Four pieces of soccer journalism not by Ann Coulter (and two by Ann Coulter)

By Emerald O'Brien

Creative Commons photo from Flickr user daniandgeorge
Whether the completion of the World Cup on Sunday will bring you infinite joy or put you in a four-year depression (or maybe you stopped thinking about soccer altogether after last Tuesday), it is the last time many Americans will really think (or write) about soccer until 2018. 

That being said, I have thoroughly enjoyed watching both the World Cup and Americans yelling at each other about whether or not soccer is stupid while the rest of the world ignores us.

This year’s buzz began with Ann Coulter’s article condemning the sport and all who enjoy it. And while it is an...interesting (ahem, hilarious) read, here are some other things that happened in soccer journalism in the last month.

World Cup protests

Behind the main event in Brazil, there has been some major controversy about Brazil’s social and economic issues. Pictures of art depicting a child crying at a soccer ball in his bowl instead of food have been seen around the world. Brazilians have made a lot of noise about their discontent with their government for spending billions of dollars on a tourist spectacle and neglecting Brazil’s social programs. But, like every argument, there are two sides to the story.

Forbes recently published an article explaining how Brazil has actually done significantly better in the last 10 years at fixing some of the social and economic problems that the country faces. Forbes contributor Nathaniel Parish Flannery writes, “In 2011, for the first time in history, Latin America’s middle class outnumbered the region’s poor. Brazil in particular, stands out for its success in investing in social programs and reducing poverty.” Flannery goes on to point out that Brazil only spent two billion on new stadiums (the total World Cup investment was about 11.6 billion) while in the last four years, the nation has spent more than 360 billion on social programs.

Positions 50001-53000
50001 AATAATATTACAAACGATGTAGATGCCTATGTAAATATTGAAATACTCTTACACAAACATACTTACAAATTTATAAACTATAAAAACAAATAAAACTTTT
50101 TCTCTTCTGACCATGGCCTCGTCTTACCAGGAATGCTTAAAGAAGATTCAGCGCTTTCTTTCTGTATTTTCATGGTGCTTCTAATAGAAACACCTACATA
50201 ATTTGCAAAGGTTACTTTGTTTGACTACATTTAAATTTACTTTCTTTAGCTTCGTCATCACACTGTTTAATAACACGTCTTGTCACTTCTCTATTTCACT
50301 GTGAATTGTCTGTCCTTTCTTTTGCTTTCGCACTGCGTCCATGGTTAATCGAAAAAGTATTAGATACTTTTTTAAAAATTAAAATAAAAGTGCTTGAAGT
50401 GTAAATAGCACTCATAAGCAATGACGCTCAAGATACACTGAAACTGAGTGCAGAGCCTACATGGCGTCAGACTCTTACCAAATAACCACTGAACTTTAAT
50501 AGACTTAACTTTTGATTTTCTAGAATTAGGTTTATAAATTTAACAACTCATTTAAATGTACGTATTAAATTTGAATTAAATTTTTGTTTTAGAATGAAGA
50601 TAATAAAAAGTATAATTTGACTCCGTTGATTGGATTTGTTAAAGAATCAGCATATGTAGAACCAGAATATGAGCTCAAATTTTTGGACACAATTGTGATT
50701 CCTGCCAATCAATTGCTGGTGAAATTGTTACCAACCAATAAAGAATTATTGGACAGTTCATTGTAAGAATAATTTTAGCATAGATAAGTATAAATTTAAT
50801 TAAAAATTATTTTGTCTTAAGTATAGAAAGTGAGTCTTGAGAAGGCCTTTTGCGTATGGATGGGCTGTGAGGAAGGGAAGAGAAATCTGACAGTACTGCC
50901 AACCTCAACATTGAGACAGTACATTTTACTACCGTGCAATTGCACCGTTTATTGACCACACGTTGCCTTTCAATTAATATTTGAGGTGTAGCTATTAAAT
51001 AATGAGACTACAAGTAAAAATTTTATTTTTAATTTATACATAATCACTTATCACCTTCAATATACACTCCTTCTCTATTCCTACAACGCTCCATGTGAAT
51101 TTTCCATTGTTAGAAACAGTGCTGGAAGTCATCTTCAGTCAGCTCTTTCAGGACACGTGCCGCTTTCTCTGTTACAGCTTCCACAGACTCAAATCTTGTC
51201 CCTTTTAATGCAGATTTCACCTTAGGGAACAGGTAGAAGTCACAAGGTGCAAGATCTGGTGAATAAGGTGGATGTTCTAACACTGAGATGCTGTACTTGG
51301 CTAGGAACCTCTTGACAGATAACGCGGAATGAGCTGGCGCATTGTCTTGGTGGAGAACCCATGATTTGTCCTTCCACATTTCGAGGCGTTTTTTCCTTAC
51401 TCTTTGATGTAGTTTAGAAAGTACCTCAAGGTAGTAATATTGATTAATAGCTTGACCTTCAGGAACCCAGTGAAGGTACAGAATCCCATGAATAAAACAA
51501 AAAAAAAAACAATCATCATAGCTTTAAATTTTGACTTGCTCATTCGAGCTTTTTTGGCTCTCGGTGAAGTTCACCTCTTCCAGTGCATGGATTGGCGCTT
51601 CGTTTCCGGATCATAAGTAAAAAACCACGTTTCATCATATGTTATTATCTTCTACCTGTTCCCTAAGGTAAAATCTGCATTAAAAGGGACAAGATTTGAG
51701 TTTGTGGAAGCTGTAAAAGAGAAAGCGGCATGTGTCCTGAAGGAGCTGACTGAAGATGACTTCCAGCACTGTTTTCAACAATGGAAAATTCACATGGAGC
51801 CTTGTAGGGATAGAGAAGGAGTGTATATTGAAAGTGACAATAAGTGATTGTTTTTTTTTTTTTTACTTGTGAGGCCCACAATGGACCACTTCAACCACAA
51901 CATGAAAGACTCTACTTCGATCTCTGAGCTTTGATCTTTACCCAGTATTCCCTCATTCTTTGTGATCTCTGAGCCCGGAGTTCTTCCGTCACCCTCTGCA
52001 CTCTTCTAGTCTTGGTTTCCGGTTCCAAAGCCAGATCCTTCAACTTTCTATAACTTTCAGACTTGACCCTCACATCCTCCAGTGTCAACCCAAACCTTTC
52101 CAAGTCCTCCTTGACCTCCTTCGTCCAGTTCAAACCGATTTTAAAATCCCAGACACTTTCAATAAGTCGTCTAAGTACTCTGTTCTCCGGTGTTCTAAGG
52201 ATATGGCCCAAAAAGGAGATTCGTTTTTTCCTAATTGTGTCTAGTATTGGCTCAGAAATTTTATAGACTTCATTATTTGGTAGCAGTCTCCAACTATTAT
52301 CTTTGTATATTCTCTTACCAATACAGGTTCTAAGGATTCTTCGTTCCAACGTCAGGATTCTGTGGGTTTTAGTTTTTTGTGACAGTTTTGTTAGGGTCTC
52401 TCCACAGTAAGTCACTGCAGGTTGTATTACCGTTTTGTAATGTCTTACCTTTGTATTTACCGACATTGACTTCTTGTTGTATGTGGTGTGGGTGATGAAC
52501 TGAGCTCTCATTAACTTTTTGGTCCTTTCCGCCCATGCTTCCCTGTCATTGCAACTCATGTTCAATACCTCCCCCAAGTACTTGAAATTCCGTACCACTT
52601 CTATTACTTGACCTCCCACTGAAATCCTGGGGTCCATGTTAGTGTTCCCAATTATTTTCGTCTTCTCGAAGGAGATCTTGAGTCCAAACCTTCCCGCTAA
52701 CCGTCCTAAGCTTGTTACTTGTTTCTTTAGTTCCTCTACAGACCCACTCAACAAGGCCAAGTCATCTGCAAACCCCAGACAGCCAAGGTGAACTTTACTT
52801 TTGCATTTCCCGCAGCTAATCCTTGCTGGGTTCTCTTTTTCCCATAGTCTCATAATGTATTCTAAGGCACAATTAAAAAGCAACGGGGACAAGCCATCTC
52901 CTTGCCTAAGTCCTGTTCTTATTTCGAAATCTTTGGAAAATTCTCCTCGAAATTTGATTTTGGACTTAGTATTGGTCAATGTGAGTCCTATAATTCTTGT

The Miami Herald also weighed in, saying that although there has already been a lot of positive change in Brazil, the World Cup protests could be a big step in democracy in the country. As long as the protests don’t disappear with the fĂștbol fans, it could mean a more democratic future where Brazilians can get their concerns acknowledged and respected.

World Cup 2022

ESPN’s E:60 looks toward the future of the World Cup and the controversy surrounding the selection of Qatar to host World Cup 2022. Qatar, a country of only two million, has been under fire for its exploitation of migrant workers, and there have been calls to take away its 2022 host position. The 17-minute video investigation shows some of the squalid living conditions of many workers, and explains the corrupt contract system migrant workers are a part of.. Workers head to Qatar to make more money to send home to their families, but often end up trapped in the country by their employers and make less money than they were promised.

The rules of soccer

On the lighter side of things, Huffington Post Sports writer Lewis Krell suggests a way to eliminate “flopping” in soccer, when players act more hurt than they are to win penalty kicks. This is a frequent complaint by soccer haters, and sometimes soccer lovers. Krell argues that there is a systematic problem that has led to the number of faked injuries (though he says it is actually a lot lower than you might expect) and that as the rules stand, the smartest players are the ones who do a little acting on the field – and specifically in the box. Essentially, he argues that the simple fix is to allow review on all penalties inside the goalie box – which is the type of penalty that results in a penalty kick, the one-on-one matchup between kicker and goalie. This would lead, in theory, to fewer faked injuries and more reliance on scoring goals in play rather than on penalty.

But, if you would rather just read some more Ann Coulter, you’re in luck! Coulter published another ranty article about her hatred of all things un-American – and the best part? She wrote it while on vacation in Europe.

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